Contrary to this teacher's colleagues' beliefs, it is definitely not unheard of to leave behind the supposedly solid job of teaching. In fact, teacher resignations hit an all-time high in many parts of the country in 2023. 


And while some experts expect what research firm Gradient Learning has dubbed "the Great Teacher Resignation" will peak in 2024 and begin to subside, the massive teacher shortages it has created are nonetheless dire — some 86% of schools struggled to hire adequate staff for the 2023-2024 school year.

@kellygirl1966 Our Nation's education system is under attack! There is a mass exodus of teachers quitting and leaving the system and never looking back. Our children are no longer being taught to prepare for their future but they are being taught to take the test and bring in more funding. Well, they are fed up and rebelling against the system and saying they've had enough!! Our math scores in the US have dropped for the first time ever. Ladies and gentlemen, our system is under attack! We must reboot the system and start over! #education #teacher #educators #educationsystem #soundthealarm #massexodusofteachers ♬ original sound - Kelly

Meanwhile, teachers' futures have never looked more uncertain. Teacher pensions are drastically underfunded amid constant constant budget cuts and fiscal crises in states all over the country — and in many states, teachers are not eligible for social security because these pension plans exist. This means many teachers face the very real possibility that they will be left high and dry in their golden years.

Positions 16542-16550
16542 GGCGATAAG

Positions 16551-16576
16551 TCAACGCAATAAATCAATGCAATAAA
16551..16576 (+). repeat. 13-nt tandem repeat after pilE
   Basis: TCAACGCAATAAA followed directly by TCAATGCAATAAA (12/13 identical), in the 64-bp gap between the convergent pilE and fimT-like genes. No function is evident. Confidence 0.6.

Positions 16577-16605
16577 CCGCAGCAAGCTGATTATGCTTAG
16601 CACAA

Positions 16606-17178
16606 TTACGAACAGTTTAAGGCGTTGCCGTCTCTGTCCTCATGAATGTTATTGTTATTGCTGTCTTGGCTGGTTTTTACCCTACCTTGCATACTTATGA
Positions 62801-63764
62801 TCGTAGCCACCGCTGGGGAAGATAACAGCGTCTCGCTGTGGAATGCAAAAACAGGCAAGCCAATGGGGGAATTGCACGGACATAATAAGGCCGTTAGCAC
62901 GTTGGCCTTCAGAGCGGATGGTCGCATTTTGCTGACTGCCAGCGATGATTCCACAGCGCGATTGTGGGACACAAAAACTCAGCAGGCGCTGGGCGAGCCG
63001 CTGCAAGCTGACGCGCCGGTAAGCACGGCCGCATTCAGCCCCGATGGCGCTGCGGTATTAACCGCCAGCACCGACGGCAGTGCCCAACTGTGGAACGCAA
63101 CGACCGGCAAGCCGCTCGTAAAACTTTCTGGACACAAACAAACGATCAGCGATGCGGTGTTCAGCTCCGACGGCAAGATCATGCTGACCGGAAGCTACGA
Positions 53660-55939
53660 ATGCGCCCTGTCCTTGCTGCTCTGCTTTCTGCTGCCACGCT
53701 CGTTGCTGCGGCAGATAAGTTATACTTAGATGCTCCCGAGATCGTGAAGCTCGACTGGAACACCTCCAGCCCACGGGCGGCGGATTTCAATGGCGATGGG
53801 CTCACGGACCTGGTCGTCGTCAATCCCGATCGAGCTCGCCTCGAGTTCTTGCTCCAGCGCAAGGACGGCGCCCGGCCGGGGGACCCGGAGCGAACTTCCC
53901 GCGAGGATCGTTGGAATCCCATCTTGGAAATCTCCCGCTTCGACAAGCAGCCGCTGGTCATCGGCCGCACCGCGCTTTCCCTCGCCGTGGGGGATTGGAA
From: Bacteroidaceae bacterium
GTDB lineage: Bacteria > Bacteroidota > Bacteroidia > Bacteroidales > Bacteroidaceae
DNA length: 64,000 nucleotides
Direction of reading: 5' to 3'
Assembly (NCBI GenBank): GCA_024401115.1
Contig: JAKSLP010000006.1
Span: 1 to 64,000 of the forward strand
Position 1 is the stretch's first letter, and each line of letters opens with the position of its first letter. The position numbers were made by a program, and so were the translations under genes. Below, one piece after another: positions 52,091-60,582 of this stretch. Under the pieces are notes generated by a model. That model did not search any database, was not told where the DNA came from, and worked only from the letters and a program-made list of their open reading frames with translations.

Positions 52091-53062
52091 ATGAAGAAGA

And given what teachers put up with in the here and now, that's an astonishingly unfair prospect. Chief among the reasons cited for the waves of teacher resignations are the usual suspects like low pay and lack of support from both parents and administrators. 


But also making the list are horrifyingly dystopian forces like the constant threat of gun violence, political attacks from right-wing legislators and parents, and vile accusations of "grooming" and other improprieties for being LGBTQ+ affirming. 

@officialnancydrew it is a very scary time to be in education in america, as a teacher you are attacked for so many reasons - now the far right is after you as well. the right is trying to destroy public education and it is sickening. this was a very scary time for me when i was featured, i feel for those who have had more of this than me - or any at all. #teachertok #leftisttiktok #leftistteacher #thisisamerica #publiceducation #texasleftist ♬ original sound - lindsey louise

"It is not the 90s" indeed — and nobody should be surprised that a young woman in her 20s is running for the exits at the first sign of a better job. The reward of shaping young lives for the better can only go so far, especially when it doesn't pay the bills — and could at seemingly any moment come with a violent trade-off.


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John Sundholm is a news and entertainment writer who covers pop culture, social justice and human interest topics.